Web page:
Nonpharmacological approaches include relaxation techniques, improving sleep hygiene, and cognitive behavioral therapy. These options can be effective even for older adults with cognitive impairment. For proper sleep hygiene, individuals should avoid daytime naps; maintain a regular sleep schedule; limit substances such as caffeinated beverages, nicotine, and alcohol; and exercise at least six hours before bedtime.

Cognitive behavioral therapy should consist of six to 10 sessions with a trained therapist who focuses on cognitive beliefs and counterproductive behaviors that interfere with sleep. Relaxation techniques include progressive muscle tensing and relaxing, guided imagery, paced diaphragmatic breathing, and meditation.

The Impact of Breathing Issues
Breathing issues can have wide-ranging effects, including the following.

The most common symptoms of SDB include loud snoring, gasping for air during sleep, waking with a dry mouth, morning headache, insomnia, excessive daytime sleepiness, and poor concentration and mood.

Common among older people, SDB can lead to cognitive impairment, mood changes, compromised quality of life—often attributed to reduced social functioning and vitality—and higher risk of stroke and comorbidities, with up to 50% of patients with mild symptomatic chronic heart failure having SDB.

In fact, individuals with untreated severe SDB have an increased incidence of coronary heart disease, myocardial infarction, heart failure, stroke, and mortality after adjusting for established cardiovascular risk factors. One study found that older adults with untreated severe SDB had increased all-cause mortality. Additional outcomes of particular interest in older people may include glaucoma, falls with fractures, impaired quality of life, decreased pain tolerance, frailty, and mortality.

Untreated OSA can lead to high blood pressure, congestive heart failure, atrial fibrillation, stroke, and other cardiovascular problems. This disorder is also associated with type 2 diabetes and depression and is a factor in a large number of traffic accidents due to persistent drowsiness.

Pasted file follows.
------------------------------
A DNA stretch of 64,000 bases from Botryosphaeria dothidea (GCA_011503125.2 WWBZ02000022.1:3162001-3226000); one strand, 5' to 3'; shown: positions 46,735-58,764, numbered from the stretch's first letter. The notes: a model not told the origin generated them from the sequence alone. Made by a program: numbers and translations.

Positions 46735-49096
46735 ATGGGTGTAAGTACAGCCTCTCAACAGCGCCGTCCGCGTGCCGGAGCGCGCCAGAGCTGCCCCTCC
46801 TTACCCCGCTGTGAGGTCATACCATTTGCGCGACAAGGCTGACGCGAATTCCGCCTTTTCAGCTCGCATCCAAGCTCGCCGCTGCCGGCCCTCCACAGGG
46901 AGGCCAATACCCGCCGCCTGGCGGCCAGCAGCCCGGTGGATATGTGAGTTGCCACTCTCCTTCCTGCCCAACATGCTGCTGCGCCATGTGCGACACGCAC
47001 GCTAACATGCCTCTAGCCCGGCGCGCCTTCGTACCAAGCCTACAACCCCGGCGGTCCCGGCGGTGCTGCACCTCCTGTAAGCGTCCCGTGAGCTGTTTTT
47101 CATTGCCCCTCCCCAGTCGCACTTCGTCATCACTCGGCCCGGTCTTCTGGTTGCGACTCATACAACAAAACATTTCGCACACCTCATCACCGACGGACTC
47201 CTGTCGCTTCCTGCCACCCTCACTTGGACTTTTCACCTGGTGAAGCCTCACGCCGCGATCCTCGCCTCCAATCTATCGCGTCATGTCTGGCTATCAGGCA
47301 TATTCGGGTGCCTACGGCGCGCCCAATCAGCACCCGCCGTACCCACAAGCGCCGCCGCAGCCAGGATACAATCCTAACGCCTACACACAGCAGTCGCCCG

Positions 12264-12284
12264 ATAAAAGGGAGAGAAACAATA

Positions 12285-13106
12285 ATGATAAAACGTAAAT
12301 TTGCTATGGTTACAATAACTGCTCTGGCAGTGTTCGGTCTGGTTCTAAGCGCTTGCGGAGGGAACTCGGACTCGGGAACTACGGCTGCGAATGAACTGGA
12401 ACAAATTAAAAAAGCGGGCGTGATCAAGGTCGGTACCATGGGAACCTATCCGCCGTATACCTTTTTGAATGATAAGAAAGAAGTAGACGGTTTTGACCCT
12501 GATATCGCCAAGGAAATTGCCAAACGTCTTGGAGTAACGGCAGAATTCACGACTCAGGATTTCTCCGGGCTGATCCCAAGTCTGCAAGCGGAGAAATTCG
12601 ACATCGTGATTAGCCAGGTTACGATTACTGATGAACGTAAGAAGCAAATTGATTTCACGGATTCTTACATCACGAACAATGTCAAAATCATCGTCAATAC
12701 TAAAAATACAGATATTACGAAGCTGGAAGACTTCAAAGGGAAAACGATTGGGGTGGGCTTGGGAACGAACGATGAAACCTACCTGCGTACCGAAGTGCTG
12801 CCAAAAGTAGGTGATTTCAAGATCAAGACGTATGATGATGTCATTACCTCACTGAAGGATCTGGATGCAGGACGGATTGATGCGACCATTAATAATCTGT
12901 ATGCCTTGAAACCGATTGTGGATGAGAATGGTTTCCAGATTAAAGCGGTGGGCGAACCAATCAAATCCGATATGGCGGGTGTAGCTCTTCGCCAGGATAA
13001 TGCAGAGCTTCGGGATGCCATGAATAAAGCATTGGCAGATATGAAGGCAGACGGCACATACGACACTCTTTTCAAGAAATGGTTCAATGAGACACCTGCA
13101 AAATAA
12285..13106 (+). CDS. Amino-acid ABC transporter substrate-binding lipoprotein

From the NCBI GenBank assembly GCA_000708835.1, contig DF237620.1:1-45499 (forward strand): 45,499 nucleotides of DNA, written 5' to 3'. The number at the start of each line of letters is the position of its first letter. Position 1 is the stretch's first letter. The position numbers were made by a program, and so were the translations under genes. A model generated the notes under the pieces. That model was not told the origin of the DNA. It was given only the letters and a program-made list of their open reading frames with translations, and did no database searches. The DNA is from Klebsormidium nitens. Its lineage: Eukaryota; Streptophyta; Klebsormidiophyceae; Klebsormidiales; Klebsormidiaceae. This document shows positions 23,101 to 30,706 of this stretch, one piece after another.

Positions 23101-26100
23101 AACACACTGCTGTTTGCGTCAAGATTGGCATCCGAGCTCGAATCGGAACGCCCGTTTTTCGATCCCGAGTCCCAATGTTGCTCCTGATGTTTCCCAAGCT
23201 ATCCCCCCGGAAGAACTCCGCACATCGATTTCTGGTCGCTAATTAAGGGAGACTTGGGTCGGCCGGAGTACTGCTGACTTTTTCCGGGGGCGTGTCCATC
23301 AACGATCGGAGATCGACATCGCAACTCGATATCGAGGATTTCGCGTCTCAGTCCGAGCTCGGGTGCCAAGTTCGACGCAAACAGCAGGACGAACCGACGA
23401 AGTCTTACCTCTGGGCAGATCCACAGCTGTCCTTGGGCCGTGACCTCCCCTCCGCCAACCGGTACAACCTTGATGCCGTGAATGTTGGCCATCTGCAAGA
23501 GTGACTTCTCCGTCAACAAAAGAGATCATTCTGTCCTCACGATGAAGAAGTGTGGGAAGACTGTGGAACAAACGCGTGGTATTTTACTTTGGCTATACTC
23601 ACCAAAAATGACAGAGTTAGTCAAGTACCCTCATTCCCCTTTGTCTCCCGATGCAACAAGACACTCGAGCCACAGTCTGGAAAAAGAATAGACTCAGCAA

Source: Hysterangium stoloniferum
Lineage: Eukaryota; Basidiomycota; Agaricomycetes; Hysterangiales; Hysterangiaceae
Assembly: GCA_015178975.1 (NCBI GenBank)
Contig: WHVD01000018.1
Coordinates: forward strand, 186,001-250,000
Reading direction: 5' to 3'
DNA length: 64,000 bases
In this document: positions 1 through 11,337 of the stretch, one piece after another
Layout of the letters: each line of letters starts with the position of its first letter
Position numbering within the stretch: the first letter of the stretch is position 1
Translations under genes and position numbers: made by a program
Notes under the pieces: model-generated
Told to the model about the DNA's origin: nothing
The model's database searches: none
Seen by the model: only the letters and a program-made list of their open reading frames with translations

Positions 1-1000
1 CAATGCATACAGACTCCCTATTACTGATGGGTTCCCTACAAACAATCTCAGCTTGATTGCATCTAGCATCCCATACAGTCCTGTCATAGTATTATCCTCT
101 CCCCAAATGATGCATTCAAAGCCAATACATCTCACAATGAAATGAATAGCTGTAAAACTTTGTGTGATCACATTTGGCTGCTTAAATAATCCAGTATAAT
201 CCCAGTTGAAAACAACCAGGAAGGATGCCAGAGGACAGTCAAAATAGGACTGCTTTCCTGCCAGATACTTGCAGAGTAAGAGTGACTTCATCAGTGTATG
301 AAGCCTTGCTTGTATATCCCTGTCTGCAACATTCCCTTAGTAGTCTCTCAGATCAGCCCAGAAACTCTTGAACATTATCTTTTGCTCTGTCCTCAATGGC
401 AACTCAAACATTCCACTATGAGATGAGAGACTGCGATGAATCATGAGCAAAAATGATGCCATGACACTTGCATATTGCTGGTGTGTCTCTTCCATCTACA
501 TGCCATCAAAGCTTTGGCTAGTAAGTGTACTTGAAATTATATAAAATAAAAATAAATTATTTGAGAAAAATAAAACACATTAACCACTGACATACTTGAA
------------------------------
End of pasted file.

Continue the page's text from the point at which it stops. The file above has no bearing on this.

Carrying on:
Treatments for breathing issues include weight loss, smoking cessation, increased cardiovascular exercise, enhanced sleep opportunity and environment, optimized medical management of comorbidities, and reduction in caffeine, alcohol, and sedatives.

Continuous positive airway pressure (CPAP) therapy is a common treatment for OSA. CPAP pushes air into the airways to keep them open with a pump that controls airflow, a tube carrying air from the machine to the user, and a mask that goes over the mouth, nose, or both. Typical problems with CPAP, however, include discomfort, leaky masks, trouble falling asleep, stuffy nose, and a dry mouth. Other treatments include oral appliances, surgery, and sleep aid devices.

The most effective sleep aid devices support natural nasal breathing, which is essential for optimal health because they filter, warm, and humidify inhaled air. This protects the lungs, leads to better oxygen supply to the body, stimulates the calming nervous system, and reduces snoring and SDB. All of these factors contribute to a stronger immune system and improved quality of life.

Benefits of Stent-Based Therapies
Among the most promising sleep aid devices, innovative stent-based therapies not only support healthy, natural nasal breathing but also enhance physical performance, mitigate symptoms of chronic sinusitis and other quality of life conditions such as allergies, rhinitis, chronic rhinitis, sinusitis, allergic rhinitis, and many autoimmune diseases.

This medical device can be inserted by the patient into the nose and throat at night and removed in the morning—in a manner comparable to the ease of wearing contact lenses. Airway stents can transform unhealthy sleep patterns and improve nasal breathing to increase oxygen supply and result in more relaxing sleep.

In addition, they are clinically proven to support the upper airway passage to allow for better airflow and easier breathing, improve nasal breathing, and enhance sleep.

The most effective airway stents are made of nitinol, a nickel-titanium alloy that has super-elastic characteristics. Health care providers should also look for airway stents that have been clinically tested for treatment of patients struggling with OSA and snoring and that are designed to support healthy, natural nasal breathing at night and during the day. The best stents available can be worn comfortably for up to 18 hours at a time for optimal breathing—and a better night’s sleep for older adults.

— Jack Huber is president of Alaxo Airway Stents.